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NEW YORK: Wells Fargo & Co’s profit surpassed expectations for the first quarter on Friday as it earned more from higher interest rates, even while executives forecast tighter monetary policy would dampen economic activity.

The bank also reported a $643 million increase in the allowance for credit losses, including for loans on commercial real estate, credit cards and cars.

Analysts have warned of further weakness in the commercial real estate (CRE) market as widespread remote working emptied offices in major cities. Wells Fargo executives detailed the bank’s exposure to CRE at length during a conference call with analysts.

“There are pockets of risks such as commercial office real estate, which will likely impact institutions differently,” said CEO Charlie Scharf. “We’re proactively managing our own exposures.” The company’s outstanding CRE loans stood at $154.7 billion, or 16% of total loans, with $35.7 billion in office loans at the end of March.

The office market continues to show signs of weakness due to lower demand, higher financing costs and challenging capital market conditions, Chief Financial Officer Mike Santomassimo said.

While meaningful losses have not ye materialized, “we expect to see more stress over time,” he said.

The bank’s shares edged 0.4% higher on Friday afternoon. They had risen more than 4% in premarket trading after the results beat expectations.

While rate hikes have helped shore up interest income at US lenders in recent quarters, the gains have come with increasing worries about the economy as the Federal Reserve keeps rates “higher for longer.” “Given the rate of rate increases, we do expect some slowing in the economy - but so far its been very strong. You can also see that in the labor market,” Santomassimo said.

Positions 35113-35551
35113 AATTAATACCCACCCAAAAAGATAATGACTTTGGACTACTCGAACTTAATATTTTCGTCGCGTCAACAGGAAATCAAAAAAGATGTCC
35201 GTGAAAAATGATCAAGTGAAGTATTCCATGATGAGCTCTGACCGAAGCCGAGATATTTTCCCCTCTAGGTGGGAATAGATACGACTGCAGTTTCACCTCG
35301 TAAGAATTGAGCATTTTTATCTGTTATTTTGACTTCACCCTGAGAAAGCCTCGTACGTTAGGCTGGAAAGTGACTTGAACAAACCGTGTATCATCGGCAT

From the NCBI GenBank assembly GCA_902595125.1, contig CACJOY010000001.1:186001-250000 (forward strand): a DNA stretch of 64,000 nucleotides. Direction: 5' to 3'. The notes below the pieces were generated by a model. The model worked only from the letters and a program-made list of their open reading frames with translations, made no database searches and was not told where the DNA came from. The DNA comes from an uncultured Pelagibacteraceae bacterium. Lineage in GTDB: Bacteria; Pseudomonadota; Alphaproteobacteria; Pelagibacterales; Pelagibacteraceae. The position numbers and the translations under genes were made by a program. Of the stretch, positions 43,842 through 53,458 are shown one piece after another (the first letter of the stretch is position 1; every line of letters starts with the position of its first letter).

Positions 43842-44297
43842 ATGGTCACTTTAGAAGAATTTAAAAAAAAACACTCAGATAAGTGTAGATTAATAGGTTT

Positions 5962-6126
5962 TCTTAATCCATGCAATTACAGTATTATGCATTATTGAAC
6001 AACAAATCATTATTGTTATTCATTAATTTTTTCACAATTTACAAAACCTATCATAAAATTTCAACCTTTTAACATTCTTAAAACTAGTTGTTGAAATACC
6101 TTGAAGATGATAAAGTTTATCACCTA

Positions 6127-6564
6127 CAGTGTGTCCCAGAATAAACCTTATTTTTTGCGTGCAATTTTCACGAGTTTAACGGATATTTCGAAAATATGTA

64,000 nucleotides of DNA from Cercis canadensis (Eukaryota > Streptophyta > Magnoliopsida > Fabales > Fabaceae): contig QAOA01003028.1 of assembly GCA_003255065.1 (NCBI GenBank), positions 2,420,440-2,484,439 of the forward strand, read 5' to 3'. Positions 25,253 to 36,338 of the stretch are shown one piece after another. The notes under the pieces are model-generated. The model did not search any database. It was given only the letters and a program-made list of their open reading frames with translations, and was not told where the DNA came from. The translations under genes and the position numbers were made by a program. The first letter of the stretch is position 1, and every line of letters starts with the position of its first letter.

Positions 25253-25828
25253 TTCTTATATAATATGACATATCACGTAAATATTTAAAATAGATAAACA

The bank set aside $1.21 billion in the quarter to cover for potential loan losses, compared to a release of $787 million a year earlier.

Banks are building up rainy day funds as fears of an economic slowdown mount from the Fed’s aggressive interest rate hikes, as well as the recent turmoil in the banking sector fueled by the failures of two mid-sized banks.

The collapse of Silicon Valley Bank and Signature Bank last month prompted a rout in bank stocks as investors fretted over broader weaknesses in the industry.

Wells Fargo contributed $5 billion as part of a group of large US banks that injected a combined $30 billion in deposits into First Republic Bank in March.

“We are glad to have been in a strong position to help support the US financial system during the recent events that impacted the banking industry. Regional and community banks are an important part of our financial system,” Scharf said in a statement.

Deposits at Wells Fargo fell 2% to $1.36 trillion at the end of March, compared with $1.38 trillion at the end of last year.

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